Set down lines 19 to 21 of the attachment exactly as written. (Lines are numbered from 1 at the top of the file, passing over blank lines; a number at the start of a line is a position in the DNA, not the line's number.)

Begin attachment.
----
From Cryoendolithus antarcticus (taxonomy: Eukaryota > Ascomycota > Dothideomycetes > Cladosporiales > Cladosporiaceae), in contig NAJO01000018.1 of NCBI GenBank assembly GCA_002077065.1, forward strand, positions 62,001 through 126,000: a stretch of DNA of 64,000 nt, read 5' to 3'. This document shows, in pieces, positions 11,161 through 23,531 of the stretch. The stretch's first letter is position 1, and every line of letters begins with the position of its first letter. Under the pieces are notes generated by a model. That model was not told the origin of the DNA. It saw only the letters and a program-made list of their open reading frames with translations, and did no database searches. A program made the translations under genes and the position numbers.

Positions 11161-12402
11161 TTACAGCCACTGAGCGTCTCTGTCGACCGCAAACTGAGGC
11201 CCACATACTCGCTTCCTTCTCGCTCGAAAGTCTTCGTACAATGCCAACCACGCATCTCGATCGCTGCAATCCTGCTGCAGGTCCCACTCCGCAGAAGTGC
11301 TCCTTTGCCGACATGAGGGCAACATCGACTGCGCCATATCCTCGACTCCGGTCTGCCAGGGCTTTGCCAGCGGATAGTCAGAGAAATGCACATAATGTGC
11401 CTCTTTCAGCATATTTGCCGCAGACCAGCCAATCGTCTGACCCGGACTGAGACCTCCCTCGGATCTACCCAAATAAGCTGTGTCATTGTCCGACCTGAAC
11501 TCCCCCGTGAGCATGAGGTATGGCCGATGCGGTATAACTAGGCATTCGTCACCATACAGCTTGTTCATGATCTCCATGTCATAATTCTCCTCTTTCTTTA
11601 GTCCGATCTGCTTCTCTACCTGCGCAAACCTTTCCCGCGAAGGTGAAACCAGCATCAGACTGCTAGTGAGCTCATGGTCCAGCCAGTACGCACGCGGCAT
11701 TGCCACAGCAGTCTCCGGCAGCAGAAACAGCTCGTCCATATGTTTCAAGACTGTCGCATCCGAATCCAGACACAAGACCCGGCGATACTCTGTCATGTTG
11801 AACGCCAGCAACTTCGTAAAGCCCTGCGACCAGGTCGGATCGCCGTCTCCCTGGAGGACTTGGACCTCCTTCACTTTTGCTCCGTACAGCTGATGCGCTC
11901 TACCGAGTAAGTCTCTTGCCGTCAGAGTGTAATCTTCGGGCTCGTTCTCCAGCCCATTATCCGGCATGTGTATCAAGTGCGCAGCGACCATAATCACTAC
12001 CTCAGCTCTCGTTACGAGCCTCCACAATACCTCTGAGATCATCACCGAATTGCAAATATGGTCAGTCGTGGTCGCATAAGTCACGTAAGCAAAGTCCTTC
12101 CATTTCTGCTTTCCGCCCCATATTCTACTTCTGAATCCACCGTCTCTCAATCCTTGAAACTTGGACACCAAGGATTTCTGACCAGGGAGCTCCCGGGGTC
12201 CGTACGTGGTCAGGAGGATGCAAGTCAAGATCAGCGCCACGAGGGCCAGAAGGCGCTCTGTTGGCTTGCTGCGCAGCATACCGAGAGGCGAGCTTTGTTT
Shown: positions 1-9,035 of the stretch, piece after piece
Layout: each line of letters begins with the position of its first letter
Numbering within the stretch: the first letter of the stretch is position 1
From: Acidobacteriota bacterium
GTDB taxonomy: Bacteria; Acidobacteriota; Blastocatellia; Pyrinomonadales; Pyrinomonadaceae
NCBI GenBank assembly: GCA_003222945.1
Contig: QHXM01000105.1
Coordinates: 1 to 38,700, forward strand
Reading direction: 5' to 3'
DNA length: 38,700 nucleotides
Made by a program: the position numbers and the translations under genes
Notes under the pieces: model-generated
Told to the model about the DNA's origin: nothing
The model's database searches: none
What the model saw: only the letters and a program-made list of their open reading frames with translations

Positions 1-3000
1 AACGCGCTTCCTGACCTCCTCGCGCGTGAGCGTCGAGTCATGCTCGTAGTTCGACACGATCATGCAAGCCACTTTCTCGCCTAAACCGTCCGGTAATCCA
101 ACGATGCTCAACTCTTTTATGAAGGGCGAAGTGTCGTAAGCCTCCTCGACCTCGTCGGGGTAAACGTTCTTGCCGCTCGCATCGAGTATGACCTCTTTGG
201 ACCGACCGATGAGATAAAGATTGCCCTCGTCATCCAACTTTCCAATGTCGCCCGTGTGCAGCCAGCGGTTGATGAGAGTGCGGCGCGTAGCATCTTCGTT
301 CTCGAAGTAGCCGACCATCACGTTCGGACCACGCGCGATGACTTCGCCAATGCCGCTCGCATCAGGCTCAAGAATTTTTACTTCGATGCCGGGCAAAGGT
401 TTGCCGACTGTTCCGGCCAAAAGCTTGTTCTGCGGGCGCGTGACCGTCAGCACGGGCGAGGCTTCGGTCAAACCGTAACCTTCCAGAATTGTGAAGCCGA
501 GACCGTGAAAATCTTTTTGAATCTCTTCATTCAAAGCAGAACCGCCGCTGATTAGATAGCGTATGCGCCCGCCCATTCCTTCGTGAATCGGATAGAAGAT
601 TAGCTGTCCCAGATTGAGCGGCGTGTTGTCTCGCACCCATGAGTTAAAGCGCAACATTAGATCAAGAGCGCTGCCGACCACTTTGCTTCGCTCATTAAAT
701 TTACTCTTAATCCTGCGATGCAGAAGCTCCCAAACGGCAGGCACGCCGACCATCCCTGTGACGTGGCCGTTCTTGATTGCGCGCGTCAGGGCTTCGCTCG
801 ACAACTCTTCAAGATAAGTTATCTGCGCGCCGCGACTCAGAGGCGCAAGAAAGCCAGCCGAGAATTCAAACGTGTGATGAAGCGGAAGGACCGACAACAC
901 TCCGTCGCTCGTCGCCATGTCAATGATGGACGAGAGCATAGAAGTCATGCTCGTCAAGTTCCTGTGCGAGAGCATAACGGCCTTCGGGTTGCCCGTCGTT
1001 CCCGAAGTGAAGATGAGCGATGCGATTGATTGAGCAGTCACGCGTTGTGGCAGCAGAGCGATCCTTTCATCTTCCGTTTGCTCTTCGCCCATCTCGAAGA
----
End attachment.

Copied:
GTDB taxonomy: Bacteria; Acidobacteriota; Blastocatellia; Pyrinomonadales; Pyrinomonadaceae
NCBI GenBank assembly: GCA_003222945.1
Contig: QHXM01000105.1